Giving Your Heart Back Its Get Up And Go

Heart attack survivors should actually increase physical activity after recovery

Climbing a flight of stairs. Gardening. Washing the dishes. These everyday activities may seem to be fraught with peril for someone who is recovering from a heart attack. Patients are understandably cautious about physical activity after surviving such an ordeal. Yet most people are able to return to their previous levels of activity, according to the American Heart Association. In fact, cardiologists often recommend an increase in activity for a better quality of life after recovery.

“Being sedentary has been known to be detrimental to cardiovascular health altogether,” says cardiologist Erasme Coly, MD, of Southern Coast Cardiology. “Our goal as cardiologists is to get patients up and active as soon as we can.”

Physical activity is one aspect that Dr. Coly addresses with heart attack patients, along with several other possible risk factors including obesity, hypertension, diabetes, elevated cholesterol, and smoking.

“We make sure that all of those risk factors are being handled and treated,” Coly says. “At the same time, we often enroll patients into cardiac rehabilitation.”

Cardiac rehab enables patients to attempt the needed physical activity under a controlled setting where they are monitored by healthcare professionals.

“When patients start exercising under these circumstances, they realize ‘Wow, I can do it,’” Coly says. “Eventually they will be able to stop cardiac rehab and continue a program at home.”

Dr. Coly has also noted the mental benefits that cardiac rehab can bring.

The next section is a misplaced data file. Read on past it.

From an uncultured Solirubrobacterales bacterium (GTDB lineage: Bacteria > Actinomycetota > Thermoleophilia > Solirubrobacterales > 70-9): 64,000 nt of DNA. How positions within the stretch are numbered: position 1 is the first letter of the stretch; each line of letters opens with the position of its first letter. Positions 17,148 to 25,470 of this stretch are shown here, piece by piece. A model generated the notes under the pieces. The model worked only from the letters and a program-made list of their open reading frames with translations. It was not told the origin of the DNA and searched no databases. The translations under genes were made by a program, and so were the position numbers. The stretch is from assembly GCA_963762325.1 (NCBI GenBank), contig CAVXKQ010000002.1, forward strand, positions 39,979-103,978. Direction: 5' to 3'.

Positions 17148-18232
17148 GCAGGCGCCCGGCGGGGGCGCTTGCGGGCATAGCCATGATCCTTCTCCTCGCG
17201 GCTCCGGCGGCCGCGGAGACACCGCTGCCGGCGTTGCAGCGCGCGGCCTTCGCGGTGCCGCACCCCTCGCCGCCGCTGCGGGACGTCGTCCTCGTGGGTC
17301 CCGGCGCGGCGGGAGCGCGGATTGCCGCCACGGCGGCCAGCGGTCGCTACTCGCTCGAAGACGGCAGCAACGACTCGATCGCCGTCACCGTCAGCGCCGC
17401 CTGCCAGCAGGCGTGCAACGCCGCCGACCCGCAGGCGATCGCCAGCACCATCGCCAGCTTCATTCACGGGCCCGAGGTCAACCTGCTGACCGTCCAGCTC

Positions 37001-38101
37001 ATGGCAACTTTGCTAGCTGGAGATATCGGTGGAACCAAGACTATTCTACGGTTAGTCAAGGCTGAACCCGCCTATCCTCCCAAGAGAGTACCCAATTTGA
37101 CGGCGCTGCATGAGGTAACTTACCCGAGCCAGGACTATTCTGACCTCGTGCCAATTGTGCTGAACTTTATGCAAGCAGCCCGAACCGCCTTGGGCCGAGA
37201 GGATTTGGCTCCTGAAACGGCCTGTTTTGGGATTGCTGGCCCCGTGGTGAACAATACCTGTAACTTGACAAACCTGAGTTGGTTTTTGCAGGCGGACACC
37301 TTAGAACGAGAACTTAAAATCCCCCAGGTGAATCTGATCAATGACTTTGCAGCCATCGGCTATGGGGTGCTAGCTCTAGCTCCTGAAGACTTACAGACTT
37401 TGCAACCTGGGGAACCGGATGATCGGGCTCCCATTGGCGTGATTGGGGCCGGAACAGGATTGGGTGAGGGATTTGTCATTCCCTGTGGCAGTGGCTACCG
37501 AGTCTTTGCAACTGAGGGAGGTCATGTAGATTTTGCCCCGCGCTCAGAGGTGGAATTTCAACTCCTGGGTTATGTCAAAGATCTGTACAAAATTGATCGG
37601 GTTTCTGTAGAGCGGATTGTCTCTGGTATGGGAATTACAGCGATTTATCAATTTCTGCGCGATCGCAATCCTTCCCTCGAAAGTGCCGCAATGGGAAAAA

“It’s good for new patients to see others who have gone through the same experience and are still doing well,” he says. “It’s not unusual for patients to want to continue working out at the same facility after their rehab is done, but with a little less monitoring. They sometimes find a social camaraderie with the other patients who have been through it.”

Dr. Coly receives feedback on a patient’s progress in cardiac rehab while continuing to work with the patient on any other risk factors such as hypertension or elevated cholesterol. Knowing that heart attack patients tend to reassess their lifestyle in recovery, he encourages them to embrace the idea of increased activity to a level that is right for them.

“Of course you don’t have to do it at the level of an athlete,” Coly says. “But being active can lengthen endurance and improve quality of life for those who have had a heart attack in the past. Getting up and going is very important.”

The best cardiac rehabilitation programs include exercise, education and counseling:

In cardiac rehabilitation, a dedicated team of caregivers teaches patients how to adjust to a heart-healthy lifestyle. Rehabilitation often takes place in groups; however, each patient's plan is individualized based on specific risk factors and special needs. Your cardiologist will communicate regularly with your cardiac rehab team, helping you to stay on course as you also address any other lifestyle factors that put you at risk.

A physician's referral is necessary for admission. For more information about St. Joseph’s/Candler’s cardiac rehabilitation program at its Candler Hospital campus, call 912 -819-7340
  • St. Joseph's Hospital Campus: 11705 Mercy Blvd., Savannah, GA 31419, (p) 912-819-4100
  • Candler Hospital Campus: 5353 Reynolds St., Savannah, GA 31405, (p) 912-819-6000
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St.Joseph's Hospital Campus: 912-819-4100

Candler Hospital Campus: 912-819-6000